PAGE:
THE 1854-55 CHOLERA PANDEMIC IN TUSCANY AND THE CHOLERA CEMETERY OF THE VILLAGE OF BENABBIO

Antonio Fornaciari, Valentina Giuffra

Abstract


In the early 19 century the cholera endemic in Bengal spread to the West as an effect of theth revolution in transportation resulting from the invention of the steam engine. Tuscany was struck in 1835 and then, even more violently, in 1854-55. Between 2007 and 2010, the Division of Paleopathology of the University of Pisa undertook the archaeological exploration of the cholera cemetery of Benabbio, a mountain village near Lucca, where the cholera lashed between August and October of 1855 causing 46 deaths in a population of around 900 inhabitants. The archaeological excavation of the cholera cemetery made it possible to detect for the first time the characteristics of these types of burials and provide a new resource for anthropologists and historians of medicine revealing the differences between persistent traditional local customs and regulations imposed by the religious and civic authorities.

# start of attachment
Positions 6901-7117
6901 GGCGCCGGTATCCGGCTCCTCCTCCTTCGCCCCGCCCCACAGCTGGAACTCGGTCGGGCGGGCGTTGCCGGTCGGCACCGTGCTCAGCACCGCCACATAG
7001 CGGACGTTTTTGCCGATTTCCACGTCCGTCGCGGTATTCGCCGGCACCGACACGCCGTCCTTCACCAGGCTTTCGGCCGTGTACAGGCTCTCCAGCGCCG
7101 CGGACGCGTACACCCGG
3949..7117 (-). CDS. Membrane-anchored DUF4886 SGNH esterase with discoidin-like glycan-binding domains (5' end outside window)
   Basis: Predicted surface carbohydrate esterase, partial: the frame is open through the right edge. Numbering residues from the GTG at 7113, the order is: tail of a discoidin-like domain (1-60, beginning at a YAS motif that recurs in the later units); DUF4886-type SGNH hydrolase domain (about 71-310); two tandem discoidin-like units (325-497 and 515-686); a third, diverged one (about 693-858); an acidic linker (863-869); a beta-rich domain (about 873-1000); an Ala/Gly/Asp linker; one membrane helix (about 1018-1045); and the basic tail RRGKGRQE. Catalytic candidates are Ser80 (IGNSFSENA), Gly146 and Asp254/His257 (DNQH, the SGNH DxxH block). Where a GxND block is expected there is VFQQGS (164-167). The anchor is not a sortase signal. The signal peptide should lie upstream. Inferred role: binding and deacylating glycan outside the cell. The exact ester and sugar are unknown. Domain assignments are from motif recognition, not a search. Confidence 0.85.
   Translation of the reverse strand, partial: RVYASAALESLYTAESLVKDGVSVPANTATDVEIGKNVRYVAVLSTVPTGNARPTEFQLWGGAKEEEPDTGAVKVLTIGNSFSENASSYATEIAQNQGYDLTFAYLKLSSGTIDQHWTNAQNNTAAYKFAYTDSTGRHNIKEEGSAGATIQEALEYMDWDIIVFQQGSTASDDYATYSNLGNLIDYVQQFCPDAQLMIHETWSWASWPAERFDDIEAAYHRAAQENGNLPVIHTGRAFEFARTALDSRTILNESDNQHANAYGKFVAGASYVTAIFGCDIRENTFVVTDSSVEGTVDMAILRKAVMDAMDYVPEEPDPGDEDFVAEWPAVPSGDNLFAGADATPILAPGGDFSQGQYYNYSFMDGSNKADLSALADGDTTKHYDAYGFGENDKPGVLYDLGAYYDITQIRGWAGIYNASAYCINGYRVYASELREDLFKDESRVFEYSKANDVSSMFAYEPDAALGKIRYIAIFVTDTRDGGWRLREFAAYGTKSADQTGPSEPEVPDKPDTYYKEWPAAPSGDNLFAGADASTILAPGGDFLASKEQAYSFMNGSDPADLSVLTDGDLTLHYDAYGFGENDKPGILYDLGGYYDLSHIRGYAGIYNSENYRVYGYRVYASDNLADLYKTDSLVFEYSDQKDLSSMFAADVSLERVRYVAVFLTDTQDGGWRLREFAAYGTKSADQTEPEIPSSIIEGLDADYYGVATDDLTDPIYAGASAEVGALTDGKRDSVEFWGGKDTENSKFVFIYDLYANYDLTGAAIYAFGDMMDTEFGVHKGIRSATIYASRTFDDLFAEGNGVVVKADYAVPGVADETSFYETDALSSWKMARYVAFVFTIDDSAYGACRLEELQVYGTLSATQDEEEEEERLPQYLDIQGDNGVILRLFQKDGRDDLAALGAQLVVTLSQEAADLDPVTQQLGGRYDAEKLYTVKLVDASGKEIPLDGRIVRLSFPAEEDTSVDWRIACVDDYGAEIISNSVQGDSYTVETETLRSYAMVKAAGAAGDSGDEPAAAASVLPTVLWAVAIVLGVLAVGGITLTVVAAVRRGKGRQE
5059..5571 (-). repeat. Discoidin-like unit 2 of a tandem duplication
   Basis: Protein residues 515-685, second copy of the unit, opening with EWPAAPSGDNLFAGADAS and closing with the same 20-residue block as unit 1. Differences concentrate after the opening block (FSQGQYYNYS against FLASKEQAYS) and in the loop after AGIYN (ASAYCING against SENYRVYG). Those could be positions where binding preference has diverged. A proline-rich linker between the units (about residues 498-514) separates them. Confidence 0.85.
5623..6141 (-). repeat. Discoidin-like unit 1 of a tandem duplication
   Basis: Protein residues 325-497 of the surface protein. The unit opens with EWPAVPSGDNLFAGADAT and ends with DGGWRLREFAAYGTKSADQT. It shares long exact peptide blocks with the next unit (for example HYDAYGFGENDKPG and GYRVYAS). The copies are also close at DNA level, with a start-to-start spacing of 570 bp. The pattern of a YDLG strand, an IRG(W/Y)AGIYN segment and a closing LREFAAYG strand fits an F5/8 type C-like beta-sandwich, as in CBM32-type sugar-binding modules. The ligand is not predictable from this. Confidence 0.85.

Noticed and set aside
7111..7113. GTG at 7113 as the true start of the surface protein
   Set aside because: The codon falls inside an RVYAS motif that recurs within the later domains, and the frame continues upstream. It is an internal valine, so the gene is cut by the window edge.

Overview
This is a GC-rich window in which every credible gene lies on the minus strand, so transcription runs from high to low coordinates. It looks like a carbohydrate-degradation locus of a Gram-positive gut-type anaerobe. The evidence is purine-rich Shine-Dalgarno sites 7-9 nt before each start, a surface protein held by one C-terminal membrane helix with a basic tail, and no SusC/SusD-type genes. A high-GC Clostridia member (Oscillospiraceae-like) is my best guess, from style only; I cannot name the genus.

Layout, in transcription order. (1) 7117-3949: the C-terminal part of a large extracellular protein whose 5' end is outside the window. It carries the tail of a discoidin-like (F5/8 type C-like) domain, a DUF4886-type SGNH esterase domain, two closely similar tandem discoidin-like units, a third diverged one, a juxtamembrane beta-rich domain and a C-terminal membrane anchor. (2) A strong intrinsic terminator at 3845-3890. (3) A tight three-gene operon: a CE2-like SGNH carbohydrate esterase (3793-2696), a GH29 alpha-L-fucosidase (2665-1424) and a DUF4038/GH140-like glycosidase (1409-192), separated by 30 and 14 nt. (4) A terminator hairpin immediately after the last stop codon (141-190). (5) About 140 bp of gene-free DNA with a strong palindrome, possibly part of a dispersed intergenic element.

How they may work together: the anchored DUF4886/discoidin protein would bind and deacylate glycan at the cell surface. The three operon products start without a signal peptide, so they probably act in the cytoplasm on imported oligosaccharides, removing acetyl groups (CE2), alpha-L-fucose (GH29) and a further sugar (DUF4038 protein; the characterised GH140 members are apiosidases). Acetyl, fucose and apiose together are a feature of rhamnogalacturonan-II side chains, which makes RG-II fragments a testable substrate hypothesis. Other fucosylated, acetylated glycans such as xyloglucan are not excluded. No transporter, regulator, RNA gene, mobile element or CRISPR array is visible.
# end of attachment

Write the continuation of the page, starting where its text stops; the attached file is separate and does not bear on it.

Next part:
Full Text:

 Subscribers Only


Copyright (c) 2021 Medicina nei Secoli